On Monday, NASA turns 60. For more than 20 of those, Charles Bolden has been a major part of the space agency.
From 1980 to 1994, he was an astronaut on four space shuttle missions: Two as pilot and two as commander. Then, he led the agency from 2009 to 2017, serving as NASA Administrator during the Obama Administration.
"For me, it's a tremendous birthday to be celebrating, sixty years," he tells CNBC's On The Money in a recent interview. "Six decades of NASA being the organization that serves the nation in four areas, human space flight, science, aeronautics and technology."
While Bolden was NASA Administrator, a stated goal was to land humans on Mars by the mid-2030's. He told CNBC that the space agency appears " on target to do that."
But now, a return trip of astronauts to the Moon will come before any human arrival on Mars. A number of space experts think a new lunar mission could prove instructive before making a journey to the red planet.
Bolden explained that the Trump Administration and current NASA leadership has "taken on the challenge of trying to put humans back on the surface on the moon which I think is important. It's not essential to putting humans on Mars, but I think it would be a very big step as long as we do it in the right way."
That way, he added, the government can "capitalize on the development of the commercial space sector as well as our international partners to help us get humans back on the surface of the Moon, while NASA leads the way with our international partners and entrepreneurs in getting humans to Mars."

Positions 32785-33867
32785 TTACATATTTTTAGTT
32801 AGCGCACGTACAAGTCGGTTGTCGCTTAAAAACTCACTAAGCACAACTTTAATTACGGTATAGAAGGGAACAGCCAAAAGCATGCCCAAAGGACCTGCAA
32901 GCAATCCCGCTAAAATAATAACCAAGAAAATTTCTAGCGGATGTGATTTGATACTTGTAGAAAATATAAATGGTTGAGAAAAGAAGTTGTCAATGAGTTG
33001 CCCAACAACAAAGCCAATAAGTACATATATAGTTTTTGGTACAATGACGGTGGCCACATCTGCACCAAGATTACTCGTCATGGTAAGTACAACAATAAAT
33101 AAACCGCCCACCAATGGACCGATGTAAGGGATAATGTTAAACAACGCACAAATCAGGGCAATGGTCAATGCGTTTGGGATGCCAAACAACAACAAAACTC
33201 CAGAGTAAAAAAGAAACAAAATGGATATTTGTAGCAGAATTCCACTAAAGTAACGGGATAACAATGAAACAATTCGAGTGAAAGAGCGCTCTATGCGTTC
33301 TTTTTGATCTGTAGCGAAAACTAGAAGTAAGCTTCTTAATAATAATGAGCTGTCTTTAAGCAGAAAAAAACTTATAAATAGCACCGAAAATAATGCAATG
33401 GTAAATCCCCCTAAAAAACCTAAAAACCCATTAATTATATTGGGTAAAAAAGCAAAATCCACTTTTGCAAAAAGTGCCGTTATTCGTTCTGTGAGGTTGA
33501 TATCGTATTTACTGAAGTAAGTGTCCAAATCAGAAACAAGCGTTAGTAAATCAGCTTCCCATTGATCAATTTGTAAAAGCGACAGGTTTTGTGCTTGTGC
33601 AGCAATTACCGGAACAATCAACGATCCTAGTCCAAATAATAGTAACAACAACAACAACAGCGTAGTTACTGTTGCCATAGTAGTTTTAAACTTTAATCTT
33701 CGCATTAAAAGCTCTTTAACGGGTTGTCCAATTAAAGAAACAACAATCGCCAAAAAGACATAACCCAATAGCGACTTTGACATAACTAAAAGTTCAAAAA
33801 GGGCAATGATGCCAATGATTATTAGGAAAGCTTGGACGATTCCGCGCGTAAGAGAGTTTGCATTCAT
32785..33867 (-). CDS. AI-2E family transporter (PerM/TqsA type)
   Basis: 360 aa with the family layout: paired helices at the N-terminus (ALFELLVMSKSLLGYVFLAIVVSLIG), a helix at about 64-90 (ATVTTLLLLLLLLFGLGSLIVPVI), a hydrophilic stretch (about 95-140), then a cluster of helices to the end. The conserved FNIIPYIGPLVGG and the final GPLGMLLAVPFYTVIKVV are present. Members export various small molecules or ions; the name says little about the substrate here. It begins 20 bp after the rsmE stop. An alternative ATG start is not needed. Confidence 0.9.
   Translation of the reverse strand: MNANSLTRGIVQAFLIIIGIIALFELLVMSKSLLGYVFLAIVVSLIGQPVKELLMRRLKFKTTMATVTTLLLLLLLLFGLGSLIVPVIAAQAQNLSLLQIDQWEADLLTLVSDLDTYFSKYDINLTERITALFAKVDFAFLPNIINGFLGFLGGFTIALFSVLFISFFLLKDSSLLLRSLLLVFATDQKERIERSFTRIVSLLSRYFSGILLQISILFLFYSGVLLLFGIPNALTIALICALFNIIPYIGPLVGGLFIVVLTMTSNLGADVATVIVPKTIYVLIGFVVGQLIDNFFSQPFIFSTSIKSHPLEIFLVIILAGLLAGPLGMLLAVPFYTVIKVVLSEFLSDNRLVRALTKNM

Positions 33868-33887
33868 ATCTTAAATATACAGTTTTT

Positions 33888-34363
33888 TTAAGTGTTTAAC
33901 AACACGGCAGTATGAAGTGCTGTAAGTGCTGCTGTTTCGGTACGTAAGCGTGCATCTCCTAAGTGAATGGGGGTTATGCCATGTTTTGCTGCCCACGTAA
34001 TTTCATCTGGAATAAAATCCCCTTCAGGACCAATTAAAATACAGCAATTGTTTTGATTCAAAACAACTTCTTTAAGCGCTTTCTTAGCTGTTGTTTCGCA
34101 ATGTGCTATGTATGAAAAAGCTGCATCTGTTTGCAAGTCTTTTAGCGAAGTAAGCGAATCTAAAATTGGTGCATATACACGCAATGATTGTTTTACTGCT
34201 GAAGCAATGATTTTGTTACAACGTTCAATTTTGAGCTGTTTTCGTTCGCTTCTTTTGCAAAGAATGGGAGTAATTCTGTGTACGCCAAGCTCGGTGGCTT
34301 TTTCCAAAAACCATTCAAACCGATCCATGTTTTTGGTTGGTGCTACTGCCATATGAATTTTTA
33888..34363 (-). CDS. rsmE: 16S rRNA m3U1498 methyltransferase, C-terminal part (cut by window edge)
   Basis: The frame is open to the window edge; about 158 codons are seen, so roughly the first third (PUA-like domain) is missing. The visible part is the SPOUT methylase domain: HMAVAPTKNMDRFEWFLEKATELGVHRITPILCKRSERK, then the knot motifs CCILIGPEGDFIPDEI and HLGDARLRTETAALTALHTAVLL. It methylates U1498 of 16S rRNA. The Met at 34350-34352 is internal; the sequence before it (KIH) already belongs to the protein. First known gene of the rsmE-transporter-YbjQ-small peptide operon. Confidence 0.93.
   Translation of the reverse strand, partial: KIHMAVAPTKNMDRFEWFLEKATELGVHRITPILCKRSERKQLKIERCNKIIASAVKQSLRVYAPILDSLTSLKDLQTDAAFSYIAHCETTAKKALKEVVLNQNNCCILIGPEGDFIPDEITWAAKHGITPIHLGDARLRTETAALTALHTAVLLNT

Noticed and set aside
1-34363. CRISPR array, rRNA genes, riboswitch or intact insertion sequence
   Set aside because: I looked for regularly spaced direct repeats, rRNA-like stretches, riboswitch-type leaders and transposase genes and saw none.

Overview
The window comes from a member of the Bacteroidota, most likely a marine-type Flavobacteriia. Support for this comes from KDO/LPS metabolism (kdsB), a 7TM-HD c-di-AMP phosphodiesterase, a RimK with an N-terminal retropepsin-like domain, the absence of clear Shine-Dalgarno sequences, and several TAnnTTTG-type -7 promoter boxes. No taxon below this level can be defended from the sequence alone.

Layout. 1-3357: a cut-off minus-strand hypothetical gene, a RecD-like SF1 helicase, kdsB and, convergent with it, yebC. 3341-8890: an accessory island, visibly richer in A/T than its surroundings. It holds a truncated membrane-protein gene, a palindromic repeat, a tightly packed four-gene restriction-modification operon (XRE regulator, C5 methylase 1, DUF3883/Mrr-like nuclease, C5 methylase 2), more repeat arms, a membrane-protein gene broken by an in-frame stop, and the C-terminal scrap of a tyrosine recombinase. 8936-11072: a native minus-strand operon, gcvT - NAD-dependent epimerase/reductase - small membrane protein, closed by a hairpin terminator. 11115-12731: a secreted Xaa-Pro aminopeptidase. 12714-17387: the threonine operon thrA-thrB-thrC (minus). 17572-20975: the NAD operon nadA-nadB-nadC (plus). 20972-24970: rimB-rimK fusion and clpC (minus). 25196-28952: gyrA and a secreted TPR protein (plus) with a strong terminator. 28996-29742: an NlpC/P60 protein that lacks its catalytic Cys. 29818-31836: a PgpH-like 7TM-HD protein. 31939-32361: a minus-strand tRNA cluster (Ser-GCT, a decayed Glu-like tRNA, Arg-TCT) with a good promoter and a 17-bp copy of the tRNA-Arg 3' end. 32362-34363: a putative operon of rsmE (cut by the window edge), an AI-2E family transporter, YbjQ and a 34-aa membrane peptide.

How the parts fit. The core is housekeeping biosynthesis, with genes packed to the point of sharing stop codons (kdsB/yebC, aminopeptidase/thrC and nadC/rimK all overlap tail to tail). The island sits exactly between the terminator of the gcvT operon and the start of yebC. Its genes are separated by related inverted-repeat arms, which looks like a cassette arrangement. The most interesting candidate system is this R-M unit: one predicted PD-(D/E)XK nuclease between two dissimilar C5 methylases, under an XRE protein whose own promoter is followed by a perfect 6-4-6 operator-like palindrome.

In the 2015 film, "The Martian," Matt Damon was a stranded astronaut who needed to figure out how to grow his own food in a greenhouse to survive on the red planet.
Bolden says the fictional story contained a lot of factual accuracy.
"In talking to the director and producer and others, it was really their intent to try to be as close to fact as possible. "
"Much of what you saw in 'The Martian' has either already happened or is in the process of happening," Bolden explained.
"An example would be taking carbon dioxide from the Martian atmosphere. We have a mission called Mars 2020 that's going to land on Mars in that year and it will actually be exactly that," he added. "Take carbon dioxide from the Martian atmosphere, dissociate it so we get oxygen we can breathe and oxygen we can use in propulsion systems."
Back on earth, private space companies like SpaceX to Blue Origin and Virgin Galactic are in a race to take passengers beyond the earth's atmosphere for space tourism. Bolden supports those endeavors.
Although he's logged more than 680 hours in space, the 72 year-old veteran astronaut says he's willing to blast off again.
"I think it's an awesome thing," Bolden told CNBC. "I would go up in a heartbeat."